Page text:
- Case Summary: Third Party Accreditation
- February 28, 2017 | Author: Lily Nguyen
- Law Firm: Field Law - Edmonton Office
B.C. College of Optics Inc. v. The College of Opticians of British Columbia, 2016 BCCA 85, allowing an appeal of the lower Court’s finding that the regulator could not require a third-party assessment of a training program as a mandatory precondition before it would consider the program for approval.
The B.C. College of Optics (the School) sought to have its private training program for opticianry recognized and approved by the regulator, the College of Opticians (the College). The College told the school that in order to be considered, the School had to undergo a third-party accreditation process by the National Association of Canadian Optician Regulators (NACOR). Instead of doing so, the School applied for judicial review of the requirement.
The B.C. Supreme Court, in a decision reviewed by Field Law in an earlier case summary, held that there was nothing wrong with the College considering evidence from a third party accreditor. However, by refusing to consider an application without a NACOR assessment, the regulator had adopted a “fixed policy” about the evidence it would consider. This was improper and constituted a fettering of the regulator’s discretion. It ordered the College to receive and consider whatever evidence the School chose to submit in support of its application.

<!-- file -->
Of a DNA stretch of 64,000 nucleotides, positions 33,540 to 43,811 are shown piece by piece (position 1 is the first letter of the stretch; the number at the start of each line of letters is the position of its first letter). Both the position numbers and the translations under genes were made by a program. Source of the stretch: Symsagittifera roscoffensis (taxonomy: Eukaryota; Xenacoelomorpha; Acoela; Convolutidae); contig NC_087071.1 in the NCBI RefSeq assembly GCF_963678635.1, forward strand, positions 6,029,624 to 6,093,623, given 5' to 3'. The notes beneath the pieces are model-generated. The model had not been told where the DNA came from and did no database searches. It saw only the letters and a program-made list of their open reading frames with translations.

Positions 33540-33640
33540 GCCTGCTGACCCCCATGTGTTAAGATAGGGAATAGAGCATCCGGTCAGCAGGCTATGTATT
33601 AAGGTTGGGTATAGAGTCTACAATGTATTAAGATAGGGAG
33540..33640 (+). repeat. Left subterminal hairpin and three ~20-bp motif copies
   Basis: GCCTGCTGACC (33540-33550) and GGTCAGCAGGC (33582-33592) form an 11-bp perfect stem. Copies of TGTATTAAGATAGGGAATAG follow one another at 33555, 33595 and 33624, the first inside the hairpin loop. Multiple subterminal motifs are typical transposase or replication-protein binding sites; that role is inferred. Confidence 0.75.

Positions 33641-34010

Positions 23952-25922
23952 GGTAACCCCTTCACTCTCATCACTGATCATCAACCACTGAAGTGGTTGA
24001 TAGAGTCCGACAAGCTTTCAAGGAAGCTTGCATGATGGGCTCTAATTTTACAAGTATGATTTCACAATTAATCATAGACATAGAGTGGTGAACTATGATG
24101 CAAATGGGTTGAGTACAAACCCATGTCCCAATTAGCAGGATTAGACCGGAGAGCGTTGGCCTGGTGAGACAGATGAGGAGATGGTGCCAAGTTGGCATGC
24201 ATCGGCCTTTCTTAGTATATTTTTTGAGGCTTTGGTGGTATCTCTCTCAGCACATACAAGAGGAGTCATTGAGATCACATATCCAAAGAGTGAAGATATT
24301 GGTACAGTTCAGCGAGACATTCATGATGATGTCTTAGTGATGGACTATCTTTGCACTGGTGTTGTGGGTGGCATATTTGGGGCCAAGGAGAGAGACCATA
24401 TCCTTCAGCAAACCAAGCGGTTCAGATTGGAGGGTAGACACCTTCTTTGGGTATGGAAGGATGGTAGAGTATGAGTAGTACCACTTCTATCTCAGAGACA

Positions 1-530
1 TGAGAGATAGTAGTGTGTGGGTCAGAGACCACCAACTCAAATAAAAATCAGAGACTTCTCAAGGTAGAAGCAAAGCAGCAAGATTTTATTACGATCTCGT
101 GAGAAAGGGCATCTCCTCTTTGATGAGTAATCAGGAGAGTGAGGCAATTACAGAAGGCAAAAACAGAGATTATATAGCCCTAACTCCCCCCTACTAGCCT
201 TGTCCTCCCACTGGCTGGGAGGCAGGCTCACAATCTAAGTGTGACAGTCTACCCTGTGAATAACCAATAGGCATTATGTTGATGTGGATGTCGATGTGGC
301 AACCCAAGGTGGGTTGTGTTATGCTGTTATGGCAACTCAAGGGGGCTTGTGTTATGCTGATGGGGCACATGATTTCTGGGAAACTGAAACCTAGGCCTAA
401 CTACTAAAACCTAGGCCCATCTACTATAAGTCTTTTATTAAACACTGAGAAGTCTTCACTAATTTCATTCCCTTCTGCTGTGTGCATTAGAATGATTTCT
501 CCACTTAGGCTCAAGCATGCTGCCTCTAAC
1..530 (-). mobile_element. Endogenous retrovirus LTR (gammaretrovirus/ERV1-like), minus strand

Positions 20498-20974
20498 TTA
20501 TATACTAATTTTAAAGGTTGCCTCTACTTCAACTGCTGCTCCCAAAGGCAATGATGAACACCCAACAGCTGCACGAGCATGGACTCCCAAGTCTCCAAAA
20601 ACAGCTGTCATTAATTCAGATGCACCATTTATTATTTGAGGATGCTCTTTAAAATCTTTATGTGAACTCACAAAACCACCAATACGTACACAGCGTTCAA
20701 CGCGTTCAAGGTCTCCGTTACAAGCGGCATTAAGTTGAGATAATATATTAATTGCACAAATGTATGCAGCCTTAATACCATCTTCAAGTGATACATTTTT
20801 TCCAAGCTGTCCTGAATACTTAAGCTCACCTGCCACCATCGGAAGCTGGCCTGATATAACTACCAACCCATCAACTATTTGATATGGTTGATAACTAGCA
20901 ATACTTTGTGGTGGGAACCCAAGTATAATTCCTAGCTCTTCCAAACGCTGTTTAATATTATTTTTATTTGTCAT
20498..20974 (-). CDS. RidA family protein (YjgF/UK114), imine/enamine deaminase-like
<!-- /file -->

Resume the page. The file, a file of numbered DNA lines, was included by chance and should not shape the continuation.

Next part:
The College appealed. In granting the appeal, the B.C. Court of Appeal held that the lower Court had mischaracterized the facts. There was nothing improper about the College requiring the NACOR assessment before it would consider the application. Such a requirement did not fetter the College’s discretion because the College was not making a decision on the merits, it was only taking an “administrative step” to ensure it had the necessary information needed to consider the application. Importantly, the College was not refusing to consider additional information the School wished to offer.
Furthermore, even if the governing legislation did not expressly authorize the College to require the third-party NACOR assessment as a mandatory precondition on an applicant’s application, its ability to do so was necessarily implied by the College’s duty to determine the education programs that met the training requirements of the profession. As it stated, “this is essential to standardize the application process and to ensure the appellant receives qualitative evidence in an essential area in which it lacks expertise. To find otherwise would undermine its statutory mandate to preserve and protect the public.”
The B.C. Court of Appeal decision supports the ability of regulators to incorporate a third-party accreditation process into its assessment of applications for approval of training programs. However, regulators must be cautious that they do not fetter their discretion by being overly reliant on the third-party accreditation process. While the regulator can impose a precondition that the applicant undergo the process, it must still make an independent determination of whether the program meets the regulator’s requirements for approval. This includes considering additional information that the applicant may wish to offer.